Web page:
Deploying Django on Google Kubernetes Engine - Lessons learned

In general it is quite easy to deploy a django web application on Google Cloud Platform using Google Kubernetes Engine (GKE). Google provides a very good tutorial on getting started with Django on GKE.

The tutorial covers all the basic aspects, gives you a sample application and explains the deployment step by step including how to use a cloud SQL instance as database backend and how to serve static files from a cloud storage bucket.

However, when deploying Django on Google Kubernetes Engine we encountered a few subtle issues which we would like to cover in this blog post.

GCE Ingress vs Nginx Ingress

In your kubernetes setup, an ingress object might be used to route external traffic to services in your cluster. An ingress also provides load balancing and SSL termination. When following along the tutorials on Google Cloud Platform you will find that a GCE ingress is used as a default.

However, there are certain limitations with the GCE ingress and depending on the situation it might be beneficial to use nginx ingress instead: The nginx ingress is more cloud agnostic and also offers a wider range of settings (e.g. authentication). For each GCE ingress a new load balancer is created which might result in higher cost compared to a nginx-based controller where you have only one service of type LoadBalancer.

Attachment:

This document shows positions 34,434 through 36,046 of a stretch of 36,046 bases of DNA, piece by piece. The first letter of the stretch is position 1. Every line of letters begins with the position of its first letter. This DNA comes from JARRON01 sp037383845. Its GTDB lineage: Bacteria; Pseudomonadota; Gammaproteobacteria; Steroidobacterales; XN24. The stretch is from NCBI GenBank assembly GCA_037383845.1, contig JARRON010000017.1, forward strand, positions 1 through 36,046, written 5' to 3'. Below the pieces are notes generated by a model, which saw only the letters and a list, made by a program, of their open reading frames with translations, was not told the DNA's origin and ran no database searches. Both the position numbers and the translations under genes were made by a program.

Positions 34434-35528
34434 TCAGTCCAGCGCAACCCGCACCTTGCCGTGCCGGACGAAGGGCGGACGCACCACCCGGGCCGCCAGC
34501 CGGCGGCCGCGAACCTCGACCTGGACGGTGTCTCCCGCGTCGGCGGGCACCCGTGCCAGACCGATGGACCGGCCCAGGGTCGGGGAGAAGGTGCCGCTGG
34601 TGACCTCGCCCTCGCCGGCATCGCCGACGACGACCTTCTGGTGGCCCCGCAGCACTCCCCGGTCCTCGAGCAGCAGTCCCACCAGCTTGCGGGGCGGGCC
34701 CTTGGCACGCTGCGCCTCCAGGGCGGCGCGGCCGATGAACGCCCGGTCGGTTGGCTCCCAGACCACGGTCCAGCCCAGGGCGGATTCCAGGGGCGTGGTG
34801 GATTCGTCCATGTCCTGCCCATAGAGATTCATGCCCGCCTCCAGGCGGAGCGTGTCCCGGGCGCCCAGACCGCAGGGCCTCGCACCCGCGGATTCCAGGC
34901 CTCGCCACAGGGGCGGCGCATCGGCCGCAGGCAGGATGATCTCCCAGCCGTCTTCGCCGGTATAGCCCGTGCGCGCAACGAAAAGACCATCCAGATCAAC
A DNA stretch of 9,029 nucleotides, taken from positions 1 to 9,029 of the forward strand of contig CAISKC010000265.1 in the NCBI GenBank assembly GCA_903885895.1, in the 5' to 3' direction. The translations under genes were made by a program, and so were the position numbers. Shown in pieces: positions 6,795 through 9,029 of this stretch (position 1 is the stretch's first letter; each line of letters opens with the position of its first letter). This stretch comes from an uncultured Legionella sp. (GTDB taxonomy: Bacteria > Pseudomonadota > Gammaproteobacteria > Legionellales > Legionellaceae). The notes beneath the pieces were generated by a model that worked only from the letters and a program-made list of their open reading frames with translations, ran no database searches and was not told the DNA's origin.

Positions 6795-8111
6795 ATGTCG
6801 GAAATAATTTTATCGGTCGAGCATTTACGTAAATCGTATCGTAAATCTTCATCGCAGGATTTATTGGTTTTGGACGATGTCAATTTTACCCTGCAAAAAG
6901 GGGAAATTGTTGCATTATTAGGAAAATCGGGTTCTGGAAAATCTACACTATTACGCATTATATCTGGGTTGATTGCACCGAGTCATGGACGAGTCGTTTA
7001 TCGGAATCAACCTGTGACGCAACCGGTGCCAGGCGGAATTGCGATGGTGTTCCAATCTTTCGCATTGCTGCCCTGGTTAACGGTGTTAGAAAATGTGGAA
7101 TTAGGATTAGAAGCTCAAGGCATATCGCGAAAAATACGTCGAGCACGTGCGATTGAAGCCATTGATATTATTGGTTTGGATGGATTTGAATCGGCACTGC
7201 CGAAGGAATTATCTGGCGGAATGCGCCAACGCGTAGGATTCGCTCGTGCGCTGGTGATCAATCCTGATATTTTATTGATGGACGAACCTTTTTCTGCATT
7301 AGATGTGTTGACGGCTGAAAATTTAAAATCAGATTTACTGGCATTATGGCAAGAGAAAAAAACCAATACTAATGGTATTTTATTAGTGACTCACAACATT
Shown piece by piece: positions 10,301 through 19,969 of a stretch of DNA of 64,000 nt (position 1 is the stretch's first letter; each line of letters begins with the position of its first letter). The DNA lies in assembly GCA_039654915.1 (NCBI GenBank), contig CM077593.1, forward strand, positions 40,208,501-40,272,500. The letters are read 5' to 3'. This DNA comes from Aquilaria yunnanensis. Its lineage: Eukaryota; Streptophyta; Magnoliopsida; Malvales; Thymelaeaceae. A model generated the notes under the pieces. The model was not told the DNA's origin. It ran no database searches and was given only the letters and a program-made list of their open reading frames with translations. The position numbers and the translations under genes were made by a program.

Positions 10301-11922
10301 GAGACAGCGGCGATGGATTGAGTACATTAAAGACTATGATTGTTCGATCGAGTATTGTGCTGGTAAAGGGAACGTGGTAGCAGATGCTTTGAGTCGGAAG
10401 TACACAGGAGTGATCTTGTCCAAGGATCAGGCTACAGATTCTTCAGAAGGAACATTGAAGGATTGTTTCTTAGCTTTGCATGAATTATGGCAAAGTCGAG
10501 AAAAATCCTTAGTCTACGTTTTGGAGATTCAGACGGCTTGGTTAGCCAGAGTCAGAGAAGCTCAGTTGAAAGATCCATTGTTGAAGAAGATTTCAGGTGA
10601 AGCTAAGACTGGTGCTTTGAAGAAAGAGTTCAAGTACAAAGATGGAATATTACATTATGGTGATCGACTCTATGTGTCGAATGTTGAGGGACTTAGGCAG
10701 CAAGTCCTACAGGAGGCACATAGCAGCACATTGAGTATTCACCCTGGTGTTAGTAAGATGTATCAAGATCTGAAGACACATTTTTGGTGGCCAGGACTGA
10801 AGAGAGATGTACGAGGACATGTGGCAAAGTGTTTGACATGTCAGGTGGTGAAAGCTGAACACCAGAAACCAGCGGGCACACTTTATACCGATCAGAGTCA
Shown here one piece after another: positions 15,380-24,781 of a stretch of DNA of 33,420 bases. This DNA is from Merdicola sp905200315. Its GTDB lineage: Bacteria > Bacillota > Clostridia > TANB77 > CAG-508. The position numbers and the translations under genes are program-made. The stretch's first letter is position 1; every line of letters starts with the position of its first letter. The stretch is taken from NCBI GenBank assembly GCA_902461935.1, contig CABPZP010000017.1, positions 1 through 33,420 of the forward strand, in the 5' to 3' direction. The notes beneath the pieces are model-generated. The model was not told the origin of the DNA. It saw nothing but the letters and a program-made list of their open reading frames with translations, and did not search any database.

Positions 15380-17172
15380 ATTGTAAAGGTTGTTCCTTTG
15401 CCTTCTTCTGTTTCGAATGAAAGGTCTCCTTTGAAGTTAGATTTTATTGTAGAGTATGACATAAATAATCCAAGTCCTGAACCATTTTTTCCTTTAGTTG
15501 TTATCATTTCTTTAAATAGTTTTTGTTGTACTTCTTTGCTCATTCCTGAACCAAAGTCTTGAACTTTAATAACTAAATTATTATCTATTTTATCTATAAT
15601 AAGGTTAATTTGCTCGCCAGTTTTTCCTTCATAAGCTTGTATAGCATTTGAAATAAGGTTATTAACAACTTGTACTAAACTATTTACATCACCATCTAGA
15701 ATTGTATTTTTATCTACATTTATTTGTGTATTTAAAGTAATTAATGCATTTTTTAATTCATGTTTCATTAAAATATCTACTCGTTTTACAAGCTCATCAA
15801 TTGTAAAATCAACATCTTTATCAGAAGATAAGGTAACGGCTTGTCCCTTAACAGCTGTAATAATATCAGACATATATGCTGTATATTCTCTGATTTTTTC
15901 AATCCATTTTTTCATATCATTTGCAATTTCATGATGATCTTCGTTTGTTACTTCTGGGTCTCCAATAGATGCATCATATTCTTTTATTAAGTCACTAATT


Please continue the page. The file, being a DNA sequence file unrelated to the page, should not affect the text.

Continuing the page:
If you come to the conclusion that the nginx ingress better suits your need than an installation of nginx-ingress using helm is probably the simplest solution.

Setting up Logging for Django using Stackdriver on GCP

In order to efficiently monitor microservices on Kubernetes it is required to collect logs from running containers. Google Cloud Platform offers a tool called Stackdriver that aggregates logs from containers, stores them in a single location, allows searching logs and even creates simple dahsboard. Strackdriver also integrates well with Django logging.

A typical entry in the settings.py file of your Django project could look like the following code snippet:

 

from google.cloud import logging as google_cloud_logging
log_client = google_cloud_logging.Client()
log_client.setup_logging()

LOGGING = {
    'version': 1,
    'disable_existing_loggers': False,
    'handlers': {
        'stackdriver': {
            'class': 'google.cloud.logging.handlers.CloudLoggingHandler',
            'client': log_client,
        }
    },
    'loggers': {
        '': {
            'handlers': ['stackdriver'],
            'level': 'INFO',
        }
    },
}

 

Depending on the situation you might want to use a environment variable that switches between different logging handlers. This would allow you to use console logging for the application when you run it locally, using docker-compose for instance. When the application runs in the cloud, logging would then switch to Stackdriver.